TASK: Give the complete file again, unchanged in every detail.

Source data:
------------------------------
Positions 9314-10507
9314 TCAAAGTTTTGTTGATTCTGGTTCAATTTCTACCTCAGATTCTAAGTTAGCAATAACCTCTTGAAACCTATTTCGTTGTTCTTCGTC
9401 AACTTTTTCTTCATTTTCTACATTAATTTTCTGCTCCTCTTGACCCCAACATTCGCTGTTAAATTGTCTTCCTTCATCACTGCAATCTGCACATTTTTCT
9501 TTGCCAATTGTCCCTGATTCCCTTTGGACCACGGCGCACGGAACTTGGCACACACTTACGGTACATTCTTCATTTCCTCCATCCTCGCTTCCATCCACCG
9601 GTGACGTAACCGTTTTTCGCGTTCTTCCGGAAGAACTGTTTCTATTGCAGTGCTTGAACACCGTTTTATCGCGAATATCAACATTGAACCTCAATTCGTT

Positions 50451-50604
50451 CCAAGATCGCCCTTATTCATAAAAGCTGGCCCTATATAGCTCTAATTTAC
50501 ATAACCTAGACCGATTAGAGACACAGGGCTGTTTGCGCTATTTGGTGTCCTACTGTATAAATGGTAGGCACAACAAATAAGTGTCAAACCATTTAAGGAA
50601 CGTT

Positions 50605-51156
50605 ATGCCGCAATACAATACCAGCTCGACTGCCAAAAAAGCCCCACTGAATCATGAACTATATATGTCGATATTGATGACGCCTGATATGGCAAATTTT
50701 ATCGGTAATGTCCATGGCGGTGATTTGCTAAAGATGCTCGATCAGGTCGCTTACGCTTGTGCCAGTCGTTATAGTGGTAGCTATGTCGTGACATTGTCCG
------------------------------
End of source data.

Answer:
Positions 9314-10507
9314 TCAAAGTTTTGTTGATTCTGGTTCAATTTCTACCTCAGATTCTAAGTTAGCAATAACCTCTTGAAACCTATTTCGTTGTTCTTCGTC
9401 AACTTTTTCTTCATTTTCTACATTAATTTTCTGCTCCTCTTGACCCCAACATTCGCTGTTAAATTGTCTTCCTTCATCACTGCAATCTGCACATTTTTCT
9501 TTGCCAATTGTCCCTGATTCCCTTTGGACCACGGCGCACGGAACTTGGCACACACTTACGGTACATTCTTCATTTCCTCCATCCTCGCTTCCATCCACCG
9601 GTGACGTAACCGTTTTTCGCGTTCTTCCGGAAGAACTGTTTCTATTGCAGTGCTTGAACACCGTTTTATCGCGAATATCAACATTGAACCTCAATTCGTT

Positions 50451-50604
50451 CCAAGATCGCCCTTATTCATAAAAGCTGGCCCTATATAGCTCTAATTTAC
50501 ATAACCTAGACCGATTAGAGACACAGGGCTGTTTGCGCTATTTGGTGTCCTACTGTATAAATGGTAGGCACAACAAATAAGTGTCAAACCATTTAAGGAA
50601 CGTT

Positions 50605-51156
50605 ATGCCGCAATACAATACCAGCTCGACTGCCAAAAAAGCCCCACTGAATCATGAACTATATATGTCGATATTGATGACGCCTGATATGGCAAATTTT
50701 ATCGGTAATGTCCATGGCGGTGATTTGCTAAAGATGCTCGATCAGGTCGCTTACGCTTGTGCCAGTCGTTATAGTGGTAGCTATGTCGTGACATTGTCCG